Carl Rogers wrote extensively about congruent communication. We become congruent when we express feelings that are consistent with our experience and our awareness. We say what we feel and feel what we say.
Rogers indicated that when we become congruent, it changes the conversation. Communication becomes more reciprocal and the other people in the relationship become more congruent. This increases the accuracy of communication and understanding is enriched. Everyone in the conversation is better able to function.
On the other hand, when no one expresses feelings that are congruent with their experience and awareness, the relationship will stay at a superficial level of quality, understanding will decay, functioning will decline and there will be dissatisfaction with the relationship. This observation is a key to organizational change.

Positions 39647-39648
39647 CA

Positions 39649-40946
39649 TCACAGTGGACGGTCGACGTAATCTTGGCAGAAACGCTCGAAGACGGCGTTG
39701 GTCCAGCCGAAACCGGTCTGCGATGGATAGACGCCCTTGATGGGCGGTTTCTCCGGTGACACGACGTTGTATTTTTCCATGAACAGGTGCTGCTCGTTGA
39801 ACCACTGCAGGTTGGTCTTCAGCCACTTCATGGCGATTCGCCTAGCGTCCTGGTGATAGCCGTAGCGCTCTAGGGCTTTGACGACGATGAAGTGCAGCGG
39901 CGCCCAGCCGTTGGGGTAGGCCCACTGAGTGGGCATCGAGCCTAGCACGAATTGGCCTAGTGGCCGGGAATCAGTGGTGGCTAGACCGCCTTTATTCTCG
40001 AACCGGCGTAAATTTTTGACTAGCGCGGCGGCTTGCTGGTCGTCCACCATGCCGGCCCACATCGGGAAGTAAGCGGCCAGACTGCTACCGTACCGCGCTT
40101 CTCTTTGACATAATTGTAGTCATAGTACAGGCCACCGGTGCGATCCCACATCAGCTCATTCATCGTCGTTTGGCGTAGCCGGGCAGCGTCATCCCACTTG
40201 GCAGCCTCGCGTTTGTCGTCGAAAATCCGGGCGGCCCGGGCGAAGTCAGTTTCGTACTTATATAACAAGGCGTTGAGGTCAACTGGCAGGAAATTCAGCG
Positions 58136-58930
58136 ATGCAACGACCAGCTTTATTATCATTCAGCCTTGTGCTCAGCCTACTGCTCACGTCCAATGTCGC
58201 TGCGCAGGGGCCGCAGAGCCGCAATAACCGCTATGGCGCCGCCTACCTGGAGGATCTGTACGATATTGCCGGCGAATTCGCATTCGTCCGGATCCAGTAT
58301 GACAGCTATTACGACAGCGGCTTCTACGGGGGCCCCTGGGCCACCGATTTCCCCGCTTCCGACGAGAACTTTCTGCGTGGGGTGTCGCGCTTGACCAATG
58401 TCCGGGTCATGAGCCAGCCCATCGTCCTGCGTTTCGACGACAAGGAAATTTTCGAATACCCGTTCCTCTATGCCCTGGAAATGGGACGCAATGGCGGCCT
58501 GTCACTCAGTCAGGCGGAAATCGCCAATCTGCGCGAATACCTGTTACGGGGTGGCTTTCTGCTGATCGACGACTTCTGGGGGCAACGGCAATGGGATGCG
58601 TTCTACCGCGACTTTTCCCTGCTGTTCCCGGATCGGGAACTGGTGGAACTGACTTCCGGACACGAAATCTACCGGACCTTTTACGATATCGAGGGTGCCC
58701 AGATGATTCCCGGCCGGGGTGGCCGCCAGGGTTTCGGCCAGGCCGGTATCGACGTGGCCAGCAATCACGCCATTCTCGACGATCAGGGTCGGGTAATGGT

It is normal for people in authority to believe that it is their task to act as experts and tell people what to do. The exchange is intellectual in nature and usually lacks congruence. The group becomes increasingly dysfunctional. In organizations dialog is the oxygen of change. A congruent person is a catalyst of congruent dialog and opens the path to change. Such a dialog is a system of mutual support in which everyone is able to learn and perform at an optimal level. High performance unfolds naturally.